Soccer battles Big East chaos

October 20, 2011

For women’s soccer, there’s not another conference quite like the Big East. That was clear last weekend, when Georgetown knocked off defending national champion Notre Dame in a game categorized by typically unpredictable Big East play.

Sunday’s contest against DePaul was a solid 2-0 win for the Hoyas, bringing their record to 13-5-0 on the season and 7-3-0 in the Big East.

The 3-2 upset against Notre Dame on Friday was decided by a pair of own goals, with the decisive score coming late in the second half off the head of a Notre Dame defender. While some may see this 3-2 victory as less legitimate given the sloppy play of the Fighting Irish, the Hoyas are taking the win in stride.

“Winning in the last 13 minutes on a controversial goal, that’s fun,” senior forward Samantha Baker said. “That’s why I love playing.”

Since 1991, Georgetown soccer has called the Big East home, but the announcement that Syracuse and Pittsburgh will be leaving the conference has called the league’s future into question.

“I love the Big East Conference,” head coach Dave Nolan said. “There’s so much respect. I really don’t like to see teams leaving, it’s like friends leaving.”

Nolan has been partial to the conference for a long time, playing for Seton Hall, and now coaching the Hoyas. His familiarity with the Big East makes these changes sentimental on some level. But he is realistic about the factors that led to the shift.

“In the big picture of things, women’s soccer doesn’t make those decisions,” he said.

The Big East will sorely miss the departing members, but while it won’t be the same, the league remains imposing. Arguably the most competitive women’s soccer conference, the conference boasts the defending national champion, Notre Dame, as well as No. 5 Marquette and No. 18 West Virginia.

“We’ve obviously had good representation through Notre Dame’s national championships,” Baker said. “They’re a top program and I think the rest of the league is stepping up to meet that expectation that the Big East is going to be tough soccer. You’re not just going to be able to come in and walk over one of the top teams.”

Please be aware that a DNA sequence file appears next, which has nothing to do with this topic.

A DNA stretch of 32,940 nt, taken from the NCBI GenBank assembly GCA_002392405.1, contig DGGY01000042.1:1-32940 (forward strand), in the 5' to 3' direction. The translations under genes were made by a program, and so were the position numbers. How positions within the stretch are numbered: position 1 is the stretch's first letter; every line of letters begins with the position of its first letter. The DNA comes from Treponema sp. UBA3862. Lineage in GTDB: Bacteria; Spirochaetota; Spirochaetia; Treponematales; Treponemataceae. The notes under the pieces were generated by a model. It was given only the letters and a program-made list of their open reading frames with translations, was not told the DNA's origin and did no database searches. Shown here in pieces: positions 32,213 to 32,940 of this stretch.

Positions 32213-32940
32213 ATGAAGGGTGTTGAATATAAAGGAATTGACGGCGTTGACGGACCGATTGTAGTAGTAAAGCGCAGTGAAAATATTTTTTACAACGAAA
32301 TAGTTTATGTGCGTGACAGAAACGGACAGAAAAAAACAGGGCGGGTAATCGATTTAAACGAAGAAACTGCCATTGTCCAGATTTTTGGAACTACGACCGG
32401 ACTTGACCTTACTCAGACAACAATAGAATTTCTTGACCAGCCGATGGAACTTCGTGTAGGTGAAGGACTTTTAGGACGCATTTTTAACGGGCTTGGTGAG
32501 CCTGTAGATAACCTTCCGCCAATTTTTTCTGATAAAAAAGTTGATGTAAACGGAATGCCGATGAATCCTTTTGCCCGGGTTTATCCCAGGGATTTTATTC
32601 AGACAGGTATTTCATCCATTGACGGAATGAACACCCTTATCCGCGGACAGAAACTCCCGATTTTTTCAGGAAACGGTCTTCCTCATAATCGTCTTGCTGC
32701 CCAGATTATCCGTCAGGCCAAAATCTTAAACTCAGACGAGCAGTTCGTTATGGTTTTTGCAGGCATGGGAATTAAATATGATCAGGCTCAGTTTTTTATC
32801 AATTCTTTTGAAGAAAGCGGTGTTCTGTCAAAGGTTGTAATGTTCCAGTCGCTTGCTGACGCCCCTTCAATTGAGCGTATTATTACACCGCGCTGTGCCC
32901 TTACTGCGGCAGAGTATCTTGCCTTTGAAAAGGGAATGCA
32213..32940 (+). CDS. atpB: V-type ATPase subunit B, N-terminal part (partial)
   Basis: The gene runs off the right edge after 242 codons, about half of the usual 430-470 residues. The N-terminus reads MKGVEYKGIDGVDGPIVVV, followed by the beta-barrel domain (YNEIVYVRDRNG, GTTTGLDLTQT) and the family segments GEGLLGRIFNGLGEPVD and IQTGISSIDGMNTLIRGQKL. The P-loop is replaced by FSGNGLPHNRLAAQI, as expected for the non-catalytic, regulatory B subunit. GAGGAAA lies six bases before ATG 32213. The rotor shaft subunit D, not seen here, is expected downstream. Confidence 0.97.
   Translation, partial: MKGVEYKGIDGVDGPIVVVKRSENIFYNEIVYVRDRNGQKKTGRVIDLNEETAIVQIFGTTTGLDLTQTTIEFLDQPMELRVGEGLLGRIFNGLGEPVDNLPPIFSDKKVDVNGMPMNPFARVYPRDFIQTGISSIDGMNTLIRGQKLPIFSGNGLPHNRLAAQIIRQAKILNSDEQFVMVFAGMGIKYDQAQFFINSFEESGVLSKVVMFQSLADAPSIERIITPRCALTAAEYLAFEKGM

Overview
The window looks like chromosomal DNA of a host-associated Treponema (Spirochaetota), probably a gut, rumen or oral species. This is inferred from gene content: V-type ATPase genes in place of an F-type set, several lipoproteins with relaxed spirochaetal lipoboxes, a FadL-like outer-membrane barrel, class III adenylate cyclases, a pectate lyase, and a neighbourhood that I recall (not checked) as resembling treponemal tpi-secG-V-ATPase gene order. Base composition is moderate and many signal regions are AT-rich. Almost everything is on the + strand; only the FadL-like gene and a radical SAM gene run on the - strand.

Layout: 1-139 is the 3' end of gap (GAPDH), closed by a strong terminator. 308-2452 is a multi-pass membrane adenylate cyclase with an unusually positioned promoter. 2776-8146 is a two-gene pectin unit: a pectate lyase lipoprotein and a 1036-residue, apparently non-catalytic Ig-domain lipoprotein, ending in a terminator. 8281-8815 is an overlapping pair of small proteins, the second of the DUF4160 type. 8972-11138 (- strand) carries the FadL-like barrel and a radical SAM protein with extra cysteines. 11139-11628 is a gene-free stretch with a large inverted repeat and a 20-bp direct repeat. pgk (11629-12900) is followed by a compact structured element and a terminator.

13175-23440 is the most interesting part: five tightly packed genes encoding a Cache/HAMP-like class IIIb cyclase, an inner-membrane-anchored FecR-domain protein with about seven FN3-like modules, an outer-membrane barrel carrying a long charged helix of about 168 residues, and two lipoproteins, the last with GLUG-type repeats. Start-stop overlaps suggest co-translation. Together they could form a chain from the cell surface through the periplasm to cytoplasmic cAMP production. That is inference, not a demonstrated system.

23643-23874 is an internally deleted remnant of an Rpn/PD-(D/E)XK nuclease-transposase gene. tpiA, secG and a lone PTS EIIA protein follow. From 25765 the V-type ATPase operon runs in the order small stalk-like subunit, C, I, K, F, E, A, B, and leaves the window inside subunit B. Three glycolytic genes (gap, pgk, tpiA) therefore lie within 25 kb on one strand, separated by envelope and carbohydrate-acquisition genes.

Georgetown is making their case as one of those top teams. After reaching the Elite Eight last year, the Hoyas have a bit of a target on their back.

“I think we’ve done a good job of overcoming being the hunted team this year,” Nolan said. “We’ve still managed to get to where I hoped we would be at this point in the season. I think you’ve got to give credit to the kids for staying on task and finding ways to win games.”

Transition among the top teams is not uncommon in the Big East. Upsets are frequent, and physical games are commonplace. Nolan said that each year is different, and that anticipating anything other than the next game is futile.

Baker finds satisfaction in the difficulty of the league.

“It’s fun to be a part of the Big East,” she said. “It’s fun soccer. Yeah, you could go through some other league and be the top team in the league and go and win every game handily and not really have any competition but that’s not fun.”

Baker and the Hoyas will wrap up the regular season against Villanova this Friday. From there, the women will gear up for the Big East tournament before hopefully capping the season off with a return to the NCAAs. Kickoff for Friday’s Senior Day game is set for 2:30 p.m. on North Kehoe Field.


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